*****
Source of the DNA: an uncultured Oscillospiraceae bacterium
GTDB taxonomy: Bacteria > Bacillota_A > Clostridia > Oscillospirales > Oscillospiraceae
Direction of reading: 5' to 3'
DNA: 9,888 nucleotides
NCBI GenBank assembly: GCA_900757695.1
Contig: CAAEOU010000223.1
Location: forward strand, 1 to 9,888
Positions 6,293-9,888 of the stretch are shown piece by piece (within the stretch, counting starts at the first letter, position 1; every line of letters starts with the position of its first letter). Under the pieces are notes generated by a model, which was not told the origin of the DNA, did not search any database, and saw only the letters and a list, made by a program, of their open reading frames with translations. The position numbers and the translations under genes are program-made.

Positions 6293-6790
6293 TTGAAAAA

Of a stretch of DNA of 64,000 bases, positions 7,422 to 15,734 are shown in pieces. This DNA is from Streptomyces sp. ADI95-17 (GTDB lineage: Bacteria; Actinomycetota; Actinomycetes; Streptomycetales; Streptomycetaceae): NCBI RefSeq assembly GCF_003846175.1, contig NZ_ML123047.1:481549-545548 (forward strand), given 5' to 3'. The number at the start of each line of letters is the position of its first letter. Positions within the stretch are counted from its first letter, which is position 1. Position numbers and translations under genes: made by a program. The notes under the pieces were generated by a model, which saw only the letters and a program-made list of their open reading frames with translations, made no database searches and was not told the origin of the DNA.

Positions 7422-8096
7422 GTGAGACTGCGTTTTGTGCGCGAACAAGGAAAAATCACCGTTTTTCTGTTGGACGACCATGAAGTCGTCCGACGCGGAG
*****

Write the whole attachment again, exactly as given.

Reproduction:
Source of the DNA: an uncultured Oscillospiraceae bacterium
GTDB taxonomy: Bacteria > Bacillota_A > Clostridia > Oscillospirales > Oscillospiraceae
Direction of reading: 5' to 3'
DNA: 9,888 nucleotides
NCBI GenBank assembly: GCA_900757695.1
Contig: CAAEOU010000223.1
Location: forward strand, 1 to 9,888
Positions 6,293-9,888 of the stretch are shown piece by piece (within the stretch, counting starts at the first letter, position 1; every line of letters starts with the position of its first letter). Under the pieces are notes generated by a model, which was not told the origin of the DNA, did not search any database, and saw only the letters and a list, made by a program, of their open reading frames with translations. The position numbers and the translations under genes are program-made.

Positions 6293-6790
6293 TTGAAAAA

Of a stretch of DNA of 64,000 bases, positions 7,422 to 15,734 are shown in pieces. This DNA is from Streptomyces sp. ADI95-17 (GTDB lineage: Bacteria; Actinomycetota; Actinomycetes; Streptomycetales; Streptomycetaceae): NCBI RefSeq assembly GCF_003846175.1, contig NZ_ML123047.1:481549-545548 (forward strand), given 5' to 3'. The number at the start of each line of letters is the position of its first letter. Positions within the stretch are counted from its first letter, which is position 1. Position numbers and translations under genes: made by a program. The notes under the pieces were generated by a model, which saw only the letters and a program-made list of their open reading frames with translations, made no database searches and was not told the origin of the DNA.

Positions 7422-8096
7422 GTGAGACTGCGTTTTGTGCGCGAACAAGGAAAAATCACCGTTTTTCTGTTGGACGACCATGAAGTCGTCCGACGCGGAG